Big Beef Tomato -

(Lycopersicon lycopersicum 'Big Beef')

Vegetables


Other Common Names: Tomato
Family: Solanaceae Genus: Lycopersicon Species: lycopersicum Cultivar: 'Big Beef'
Big Beef Tomato
Gardenality.com Planted · 8 years ago
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Big Beef Tomato Overview

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Below are common attributes associated to Big Beef Tomato.


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Plant Type: Vegetable

Sun Exposure: Full / Mostly Sun

Soil Type: Loam

Soil Drainage: Well Drained

Water Needs: Average

Level of Care: Average

Growth Rates: Fast, Moderate

Average Width: 3' to 4'

Average Height: 6' to 8', 8' to 10', 10' to 12'

Resistant To: Disease

Landscape Uses: Containers / Planters

Growth Habits: Upright

Theme Gardens: Vegetable

Culinary Usages: Casseroles, Fresh Eating, Pasta Dishes, Salads / Sandwiches, Sauces / Salsa, Soups / Stews, Vegetable Dishes

Fruit Maturity: 10+ Weeks

Soil pH: 6, 6.5, 7

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Gardenality.com

Gardenality.com · Gardenality Genius · Zone 8A · 10° to 15° F
The Big Beef Hybrid Tomato is the finest all-around tomato yet developed for home gardening. It was the 1994 AAS Winner! It is extra meaty with a real "homegrown" flavor and just the right balance of sugars and acids. Produces extra large, "beefy" fruit that average 10-12 oz. in most growing areas. Fruit shape is deep oblate to globe. Large vigorous plants are quite manageable when staked or grown in large cages. Yield large fruits high up on the vine and keep producing award-winning size fruit until a killing frost. Resistant to such diseases as verticillium wilt, fusarium wilt, fusarium wilt race 1 and race 2, alternaria stern canker, stemphylium (gray leaf spot), nematodes (root knot) and tobacco mosaic virus. These often kill the Beefsteak. Bred to yield attractive, extra-smooth fruit in high numbers. Only tomato to receive the 1994 AAS award!

73 days from setting out plants until first fruits mature. When raising transplants from seed add 6-8 weeks.

Source: http://www.directgardening.com

8 years ago ·
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Gardenality.com

Gardenality.com · Gardenality Genius · Zone 8A · 10° to 15° F · Comment About Planting
Growing tomatoes is fairly easy to do. I've provided some links below to articles with helpful tips for growing them in containers or in the vegetable garden.

One of the best things you can do to grow the most flavorful tomatoes involves companion planting. This means planting plants side by side that get along or benefit each other in one way or another. There are several plants that are good companions for tomatoes but one actually improves the flavor. That plant is Basil. Not sure how it does this, but it does. It probably has something to do with keeping the tomato plant healthy. The aroma of basil deters many tomato pests so that the plant can concentrate on flowering and fruit production.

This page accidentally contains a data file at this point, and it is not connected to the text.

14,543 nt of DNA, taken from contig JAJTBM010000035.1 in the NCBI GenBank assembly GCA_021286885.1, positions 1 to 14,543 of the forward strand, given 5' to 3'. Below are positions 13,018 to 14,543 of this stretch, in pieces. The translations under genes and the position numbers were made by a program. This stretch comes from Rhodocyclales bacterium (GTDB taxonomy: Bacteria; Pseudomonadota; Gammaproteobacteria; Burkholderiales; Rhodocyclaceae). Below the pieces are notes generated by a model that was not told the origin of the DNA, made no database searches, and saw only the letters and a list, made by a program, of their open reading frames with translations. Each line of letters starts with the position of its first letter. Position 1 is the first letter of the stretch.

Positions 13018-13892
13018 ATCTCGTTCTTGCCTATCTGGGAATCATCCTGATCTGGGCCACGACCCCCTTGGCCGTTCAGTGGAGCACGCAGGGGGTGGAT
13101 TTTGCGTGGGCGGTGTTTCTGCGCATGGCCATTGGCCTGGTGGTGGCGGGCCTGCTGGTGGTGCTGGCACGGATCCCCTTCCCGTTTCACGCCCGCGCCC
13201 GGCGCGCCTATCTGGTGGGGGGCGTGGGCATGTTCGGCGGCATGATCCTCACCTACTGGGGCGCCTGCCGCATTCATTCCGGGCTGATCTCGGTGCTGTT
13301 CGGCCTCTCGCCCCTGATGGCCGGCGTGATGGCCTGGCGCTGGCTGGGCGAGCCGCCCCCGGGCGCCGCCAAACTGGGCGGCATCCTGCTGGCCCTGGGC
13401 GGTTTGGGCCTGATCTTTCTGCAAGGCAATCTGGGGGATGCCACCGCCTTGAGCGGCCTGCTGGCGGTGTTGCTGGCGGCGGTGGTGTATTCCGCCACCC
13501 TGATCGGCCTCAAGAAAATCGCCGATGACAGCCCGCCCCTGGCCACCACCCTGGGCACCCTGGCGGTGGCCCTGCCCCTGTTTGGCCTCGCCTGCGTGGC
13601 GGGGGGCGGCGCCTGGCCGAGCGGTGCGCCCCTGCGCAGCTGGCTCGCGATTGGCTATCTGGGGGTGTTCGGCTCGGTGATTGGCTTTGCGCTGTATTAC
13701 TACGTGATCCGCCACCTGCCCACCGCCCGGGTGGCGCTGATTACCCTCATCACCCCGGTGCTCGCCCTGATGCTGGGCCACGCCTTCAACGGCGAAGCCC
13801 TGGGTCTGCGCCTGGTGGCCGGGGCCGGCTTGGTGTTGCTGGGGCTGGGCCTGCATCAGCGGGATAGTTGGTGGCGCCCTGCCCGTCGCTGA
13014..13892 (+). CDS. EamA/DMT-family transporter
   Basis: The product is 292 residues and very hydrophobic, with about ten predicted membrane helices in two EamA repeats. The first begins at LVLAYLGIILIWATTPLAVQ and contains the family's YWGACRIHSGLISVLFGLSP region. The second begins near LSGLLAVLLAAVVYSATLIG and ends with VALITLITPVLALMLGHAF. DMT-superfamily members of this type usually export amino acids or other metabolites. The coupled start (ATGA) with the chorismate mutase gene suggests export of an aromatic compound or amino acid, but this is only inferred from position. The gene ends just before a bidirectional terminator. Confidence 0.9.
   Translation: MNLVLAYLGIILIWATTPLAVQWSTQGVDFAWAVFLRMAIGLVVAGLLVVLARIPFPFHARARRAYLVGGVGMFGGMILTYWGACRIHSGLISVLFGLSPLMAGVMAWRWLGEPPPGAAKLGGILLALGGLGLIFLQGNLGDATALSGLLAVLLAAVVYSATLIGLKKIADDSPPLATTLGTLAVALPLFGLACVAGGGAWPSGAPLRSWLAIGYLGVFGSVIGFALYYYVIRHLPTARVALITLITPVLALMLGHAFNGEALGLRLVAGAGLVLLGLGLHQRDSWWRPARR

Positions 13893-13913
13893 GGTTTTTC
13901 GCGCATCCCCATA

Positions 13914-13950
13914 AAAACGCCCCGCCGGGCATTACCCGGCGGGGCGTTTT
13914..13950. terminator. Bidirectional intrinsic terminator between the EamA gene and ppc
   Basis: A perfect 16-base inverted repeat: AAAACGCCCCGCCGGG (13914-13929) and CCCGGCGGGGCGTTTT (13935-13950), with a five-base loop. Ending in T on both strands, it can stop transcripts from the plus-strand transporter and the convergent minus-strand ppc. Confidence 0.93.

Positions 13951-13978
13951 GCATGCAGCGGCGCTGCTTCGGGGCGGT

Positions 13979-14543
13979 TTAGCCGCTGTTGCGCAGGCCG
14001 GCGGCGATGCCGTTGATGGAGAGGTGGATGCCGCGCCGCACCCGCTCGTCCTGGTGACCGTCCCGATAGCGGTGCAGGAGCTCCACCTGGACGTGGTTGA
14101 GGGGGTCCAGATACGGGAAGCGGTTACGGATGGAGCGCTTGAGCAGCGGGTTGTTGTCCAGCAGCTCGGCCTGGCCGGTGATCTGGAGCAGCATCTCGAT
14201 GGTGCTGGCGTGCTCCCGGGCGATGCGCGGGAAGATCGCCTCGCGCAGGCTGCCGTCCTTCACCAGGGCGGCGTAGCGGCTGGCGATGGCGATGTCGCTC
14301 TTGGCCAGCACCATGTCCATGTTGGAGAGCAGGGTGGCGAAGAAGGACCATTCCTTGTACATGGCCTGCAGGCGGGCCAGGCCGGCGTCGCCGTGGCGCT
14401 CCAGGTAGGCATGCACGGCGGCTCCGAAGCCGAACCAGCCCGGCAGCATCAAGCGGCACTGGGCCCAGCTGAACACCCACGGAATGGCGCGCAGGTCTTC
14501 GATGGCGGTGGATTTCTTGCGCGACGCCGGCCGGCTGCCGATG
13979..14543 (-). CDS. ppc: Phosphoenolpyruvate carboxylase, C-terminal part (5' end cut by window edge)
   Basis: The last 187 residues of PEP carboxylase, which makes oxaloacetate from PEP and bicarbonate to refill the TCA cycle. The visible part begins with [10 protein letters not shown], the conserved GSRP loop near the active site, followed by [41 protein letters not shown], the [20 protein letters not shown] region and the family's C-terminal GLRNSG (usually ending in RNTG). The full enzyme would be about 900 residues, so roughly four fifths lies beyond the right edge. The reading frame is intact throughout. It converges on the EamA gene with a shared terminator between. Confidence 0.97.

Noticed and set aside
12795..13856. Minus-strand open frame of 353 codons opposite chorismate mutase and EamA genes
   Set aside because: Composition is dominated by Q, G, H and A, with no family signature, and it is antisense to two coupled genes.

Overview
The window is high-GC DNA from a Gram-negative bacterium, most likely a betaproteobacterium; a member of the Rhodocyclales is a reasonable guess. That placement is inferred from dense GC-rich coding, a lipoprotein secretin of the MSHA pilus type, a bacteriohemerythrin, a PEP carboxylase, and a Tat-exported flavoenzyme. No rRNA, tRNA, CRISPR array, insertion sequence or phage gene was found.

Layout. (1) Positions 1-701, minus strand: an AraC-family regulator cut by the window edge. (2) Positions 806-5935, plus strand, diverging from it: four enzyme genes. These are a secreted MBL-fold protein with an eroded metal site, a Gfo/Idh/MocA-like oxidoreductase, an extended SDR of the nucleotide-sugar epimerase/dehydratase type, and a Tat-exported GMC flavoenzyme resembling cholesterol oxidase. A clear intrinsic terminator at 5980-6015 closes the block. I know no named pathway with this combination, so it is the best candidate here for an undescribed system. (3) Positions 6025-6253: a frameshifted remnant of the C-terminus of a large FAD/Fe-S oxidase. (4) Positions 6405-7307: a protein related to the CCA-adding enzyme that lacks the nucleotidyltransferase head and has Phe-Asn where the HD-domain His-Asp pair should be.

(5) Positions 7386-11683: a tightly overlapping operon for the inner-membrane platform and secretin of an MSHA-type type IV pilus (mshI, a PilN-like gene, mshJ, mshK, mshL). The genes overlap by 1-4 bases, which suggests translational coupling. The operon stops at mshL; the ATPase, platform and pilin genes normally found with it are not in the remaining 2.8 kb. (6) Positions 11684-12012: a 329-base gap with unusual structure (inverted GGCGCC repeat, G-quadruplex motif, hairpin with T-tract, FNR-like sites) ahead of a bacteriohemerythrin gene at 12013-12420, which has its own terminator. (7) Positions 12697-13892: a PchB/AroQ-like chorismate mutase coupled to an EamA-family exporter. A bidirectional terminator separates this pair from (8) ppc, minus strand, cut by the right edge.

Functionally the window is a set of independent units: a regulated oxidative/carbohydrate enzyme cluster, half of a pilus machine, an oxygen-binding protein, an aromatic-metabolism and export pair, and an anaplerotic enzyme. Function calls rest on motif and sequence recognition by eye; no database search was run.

Here's a link to an article that provides other helpful tips for growing tomatoes in containers:

www.gardenality.com/Articles/124/Garden-Types/Container-Gardens/Growing-Tomatoes-In-Containers-And-Pots/default.html

Here's a link to an article that provides other helpful tips for growing tomatoes in the garden:

www.gardenality.com/Articles/128/Garden-Types/Food-Gardens/Growing-Tomatoes-In-The-Vegetable-Garden/default.html

8 years ago ·
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Gardenality.com

Gardenality.com · Gardenality Genius · Zone 8A · 10° to 15° F · Comment About Pruning
Here's a link to an article that provides tips for pruning tomato plants:

http://www.gardenality.com/Articles/353/How-To-Info/Pruning/How-To-Prune-Tomato-Plants/default.html

8 years ago ·
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Gardenality.com

Gardenality.com · Gardenality Genius · Zone 8A · 10° to 15° F · Comment About Problems
Tomato plants do not like feet. Plant them in well-drained soil! The aroma of basil deters many tomato pests so that the plant can concentrate on flowering and fruit production.

Here's a link to an article that provides some helpful tips for disease control on tomato plants:

www.gardenality.com/Articles/83/Problems-and-Solutions/Diseases-and-Fungus/Disease-Control-For-Tomato-Plants/default.html

Here's a link to an article that provides some helpful tips for organic insect control:

www.gardenality.com/Articles/238/How-To-Info/Organic-Gardening/Organic-Insect-and-Disease-Control-in-the-Garden/default.html

8 years ago ·
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Gardenality.com

Gardenality.com · Gardenality Genius · Zone 8A · 10° to 15° F · Comment About Feeding
There are a million different methods for fertilizing tomatoes. I just use a good Tomato fertilizer as directed on the label. At planting time, an application of Epson salt under the plants roots will provide magnesium sulfate, which is very important to bloom production. Increasing tomato blooms means more fruit. Before you place a tomato plant in the planting hole, add one cup of Epson salt and then plant the tomato plant. After the plant has been planted, add a topdressing of Epson salt around each plant and water in. Then once a week, add a little additional Epson salt and water in.

8 years ago ·
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